Janusz Adam Adamski posted on Facebook on Sunday that he had summited the world's highest peak via the northern route in Tibet before descending on the southern side into Nepal.
"Janusz made it to the top of Mt Everest from the north and then descended to the south, making him the first Polish, and 15th in the world, to traverse the mountain," read a post on his Facebook page.
Authorities in Nepal told AFP that the Pole only had permission to climb on the Tibet side of Everest, making his traverse and descent into Nepal illegal.
"The agency has informed us. If true, it is an illegal crossing," Tourism Department chief Dinesh Bhattarai said, adding that they had begun an investigation.
The Pole is the second foreigner to land himself in trouble with Nepali authorities on Everest this month.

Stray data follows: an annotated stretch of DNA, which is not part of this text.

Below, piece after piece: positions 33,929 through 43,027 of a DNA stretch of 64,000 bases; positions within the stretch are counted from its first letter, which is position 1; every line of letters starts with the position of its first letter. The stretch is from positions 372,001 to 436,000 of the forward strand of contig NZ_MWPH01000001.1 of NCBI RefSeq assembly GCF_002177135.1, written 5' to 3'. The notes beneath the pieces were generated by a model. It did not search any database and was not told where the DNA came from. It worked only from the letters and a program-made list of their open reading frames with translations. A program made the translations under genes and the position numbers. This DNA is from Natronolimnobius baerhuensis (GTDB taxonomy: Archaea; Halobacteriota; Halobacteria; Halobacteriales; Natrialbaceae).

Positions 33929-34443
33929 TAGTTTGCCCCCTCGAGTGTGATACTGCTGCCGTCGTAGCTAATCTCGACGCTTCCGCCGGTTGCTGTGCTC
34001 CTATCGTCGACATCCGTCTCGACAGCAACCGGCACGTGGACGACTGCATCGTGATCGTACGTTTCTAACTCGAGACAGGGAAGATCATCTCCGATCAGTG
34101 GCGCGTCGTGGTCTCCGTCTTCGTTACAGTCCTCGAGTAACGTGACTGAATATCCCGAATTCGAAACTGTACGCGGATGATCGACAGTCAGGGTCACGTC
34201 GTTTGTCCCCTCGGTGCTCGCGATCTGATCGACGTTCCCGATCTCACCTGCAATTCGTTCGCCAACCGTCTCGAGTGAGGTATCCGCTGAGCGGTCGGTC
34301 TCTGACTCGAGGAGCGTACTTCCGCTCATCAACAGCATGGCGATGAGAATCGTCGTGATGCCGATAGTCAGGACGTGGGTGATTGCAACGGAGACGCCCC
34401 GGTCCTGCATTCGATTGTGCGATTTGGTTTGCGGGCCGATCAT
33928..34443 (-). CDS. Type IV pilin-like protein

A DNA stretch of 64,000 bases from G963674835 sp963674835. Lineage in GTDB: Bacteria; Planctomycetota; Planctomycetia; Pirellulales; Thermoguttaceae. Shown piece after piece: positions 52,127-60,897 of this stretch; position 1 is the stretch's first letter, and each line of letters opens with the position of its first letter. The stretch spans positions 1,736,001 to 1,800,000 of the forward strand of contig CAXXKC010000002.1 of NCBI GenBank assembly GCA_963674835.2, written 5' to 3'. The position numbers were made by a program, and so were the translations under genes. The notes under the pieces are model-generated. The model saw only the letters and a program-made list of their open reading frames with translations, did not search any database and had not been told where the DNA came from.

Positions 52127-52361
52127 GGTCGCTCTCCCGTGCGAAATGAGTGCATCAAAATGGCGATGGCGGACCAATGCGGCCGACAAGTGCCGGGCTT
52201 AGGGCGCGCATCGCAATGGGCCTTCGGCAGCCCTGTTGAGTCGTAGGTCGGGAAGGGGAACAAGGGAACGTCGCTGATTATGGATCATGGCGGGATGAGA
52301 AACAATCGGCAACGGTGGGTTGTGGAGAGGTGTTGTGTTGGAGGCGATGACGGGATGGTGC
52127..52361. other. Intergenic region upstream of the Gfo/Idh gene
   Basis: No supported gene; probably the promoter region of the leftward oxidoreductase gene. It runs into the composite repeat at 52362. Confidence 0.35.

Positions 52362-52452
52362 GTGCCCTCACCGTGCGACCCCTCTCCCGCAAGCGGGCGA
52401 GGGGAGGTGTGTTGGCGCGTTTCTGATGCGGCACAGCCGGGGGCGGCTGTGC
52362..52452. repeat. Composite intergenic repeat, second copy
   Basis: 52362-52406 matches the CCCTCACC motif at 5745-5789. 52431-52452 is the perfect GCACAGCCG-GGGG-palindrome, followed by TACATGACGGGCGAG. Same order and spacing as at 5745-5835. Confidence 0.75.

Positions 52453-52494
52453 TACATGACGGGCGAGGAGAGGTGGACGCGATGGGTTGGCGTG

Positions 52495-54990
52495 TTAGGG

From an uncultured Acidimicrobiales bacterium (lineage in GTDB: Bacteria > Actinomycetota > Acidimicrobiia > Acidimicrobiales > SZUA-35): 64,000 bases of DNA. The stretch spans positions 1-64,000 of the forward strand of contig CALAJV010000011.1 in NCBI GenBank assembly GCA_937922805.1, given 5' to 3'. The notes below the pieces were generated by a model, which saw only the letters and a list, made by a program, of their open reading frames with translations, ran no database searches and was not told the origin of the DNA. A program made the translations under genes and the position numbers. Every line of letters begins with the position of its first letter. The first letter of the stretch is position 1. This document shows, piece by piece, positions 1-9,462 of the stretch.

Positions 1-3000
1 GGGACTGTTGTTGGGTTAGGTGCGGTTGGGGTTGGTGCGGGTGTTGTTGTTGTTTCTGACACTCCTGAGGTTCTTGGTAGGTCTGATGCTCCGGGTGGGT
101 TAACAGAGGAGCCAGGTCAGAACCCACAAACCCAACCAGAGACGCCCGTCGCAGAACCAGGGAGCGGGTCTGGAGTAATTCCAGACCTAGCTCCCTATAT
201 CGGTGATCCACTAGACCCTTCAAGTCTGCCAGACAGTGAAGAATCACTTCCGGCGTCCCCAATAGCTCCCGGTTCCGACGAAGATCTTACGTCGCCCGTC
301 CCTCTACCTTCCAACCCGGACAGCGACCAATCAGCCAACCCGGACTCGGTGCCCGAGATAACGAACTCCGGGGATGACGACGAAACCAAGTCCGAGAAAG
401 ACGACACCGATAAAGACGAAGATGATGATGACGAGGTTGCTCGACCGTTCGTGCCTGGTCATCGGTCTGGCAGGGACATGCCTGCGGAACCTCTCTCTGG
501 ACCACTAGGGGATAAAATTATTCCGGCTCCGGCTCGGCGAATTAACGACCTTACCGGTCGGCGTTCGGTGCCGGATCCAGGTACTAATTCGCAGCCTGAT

South African Ryan Sean Davy was caught on Everest two weeks ago attempting to climb the mountain without paying the $11,000 permit fee.
Davy could be hit with a $22,000 fine -- a figure that he says he cannot afford -- or face up to four years in prison.
The company organising the Pole's climb told AFP that they were last in touch with him last week before he made a bid for the summit.
"All his arrangements are for a summit from the North and descent from the North. There was no indication of him planning to come down the Nepal side, we had never discussed it. He only has a permit for the north side," said Bodha Raj Bhandari, chairman of the Kathmandu-based Snowy Horizon Treks and Expedition company.
"He had support staff until camp 2 and then he climbed solo. We were very shocked to see his post on Facebook. Our support staff is still waiting for him at the base camp in the north," Bhandari added.
In his most recent post on Facebook, Adamski said he was now trekking to Lukla, the main gateway to the Everest region on the Nepal side.
Adamski has not responded to requests for comment.
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